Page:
African American Folksong and American Cultural Politics: The Lawrence Gellert Story


Jun 10, 2013

African American Folksong and American Cultural Politics: The Lawrence Gellert Story

by

Bruce Conforth

In African American Folksong and American Cultural Politics: The Lawrence Gellert Story, scholar and musician Bruce Conforth tells the story of one of the most unusual collections of African-American folk music ever amassed—and the remarkable story of the man who produced it: Lawrence Gellert. Compiled between the World Wars, Gellert’s recordings were immediately adopted by the American Left as the voice of the true American proletariat, with the songs—largely variants of traditional work songs or blues—dubbed by the Left as “songs of protest.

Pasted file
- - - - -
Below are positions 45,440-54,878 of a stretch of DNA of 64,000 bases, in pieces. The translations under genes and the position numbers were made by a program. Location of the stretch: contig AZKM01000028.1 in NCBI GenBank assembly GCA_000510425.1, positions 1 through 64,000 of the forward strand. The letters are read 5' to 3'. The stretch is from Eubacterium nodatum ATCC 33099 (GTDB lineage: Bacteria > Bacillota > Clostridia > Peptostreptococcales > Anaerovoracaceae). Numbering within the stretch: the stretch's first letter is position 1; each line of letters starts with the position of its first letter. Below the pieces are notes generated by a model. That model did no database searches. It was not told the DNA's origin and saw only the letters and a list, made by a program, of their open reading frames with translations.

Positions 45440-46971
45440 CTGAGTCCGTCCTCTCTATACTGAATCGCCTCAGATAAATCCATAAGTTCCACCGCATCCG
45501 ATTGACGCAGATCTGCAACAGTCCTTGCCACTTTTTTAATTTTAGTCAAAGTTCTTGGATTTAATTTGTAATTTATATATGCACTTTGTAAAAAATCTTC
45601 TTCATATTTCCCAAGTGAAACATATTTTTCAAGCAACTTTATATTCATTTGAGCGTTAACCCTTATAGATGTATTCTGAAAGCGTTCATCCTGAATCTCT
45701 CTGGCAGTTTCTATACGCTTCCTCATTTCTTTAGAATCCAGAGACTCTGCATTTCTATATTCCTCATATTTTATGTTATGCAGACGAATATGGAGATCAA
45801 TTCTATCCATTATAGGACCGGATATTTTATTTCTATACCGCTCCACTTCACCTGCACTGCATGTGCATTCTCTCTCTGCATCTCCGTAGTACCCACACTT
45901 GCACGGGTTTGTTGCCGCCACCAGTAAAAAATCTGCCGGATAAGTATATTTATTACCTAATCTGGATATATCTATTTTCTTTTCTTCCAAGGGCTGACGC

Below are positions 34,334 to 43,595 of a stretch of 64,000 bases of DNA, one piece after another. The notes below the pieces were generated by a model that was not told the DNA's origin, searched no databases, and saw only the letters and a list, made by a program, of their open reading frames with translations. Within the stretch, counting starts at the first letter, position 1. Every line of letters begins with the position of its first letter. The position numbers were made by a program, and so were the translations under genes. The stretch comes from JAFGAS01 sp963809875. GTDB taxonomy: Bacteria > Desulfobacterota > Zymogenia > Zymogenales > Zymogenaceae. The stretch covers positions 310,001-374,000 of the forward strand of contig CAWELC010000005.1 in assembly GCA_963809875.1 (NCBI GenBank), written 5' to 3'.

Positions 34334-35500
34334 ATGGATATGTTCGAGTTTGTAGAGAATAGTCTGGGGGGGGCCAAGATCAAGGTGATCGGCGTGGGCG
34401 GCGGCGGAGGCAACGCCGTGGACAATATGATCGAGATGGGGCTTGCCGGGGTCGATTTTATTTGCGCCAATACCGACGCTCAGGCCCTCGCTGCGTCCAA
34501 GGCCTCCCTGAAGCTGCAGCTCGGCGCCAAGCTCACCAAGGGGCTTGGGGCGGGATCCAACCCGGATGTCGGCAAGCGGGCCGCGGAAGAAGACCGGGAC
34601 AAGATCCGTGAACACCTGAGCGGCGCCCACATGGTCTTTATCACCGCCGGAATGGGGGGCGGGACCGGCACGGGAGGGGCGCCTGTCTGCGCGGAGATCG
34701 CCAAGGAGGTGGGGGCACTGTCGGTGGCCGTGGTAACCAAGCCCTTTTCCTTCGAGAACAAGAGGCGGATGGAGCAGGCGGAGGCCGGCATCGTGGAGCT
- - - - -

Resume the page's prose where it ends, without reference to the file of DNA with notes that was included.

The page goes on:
Bruce M. Conforth grew up during the folk/blues revival of the 1960s as experienced in New York City’s Greenwich Village. He received his PhD in ethnomusicology and folklore from Indiana University and served as the first Curator of the Rock and Roll Hall of Fame and Museum. He is now a member of the faculty of the American Culture Department at the University of Michigan, Ann Arbor.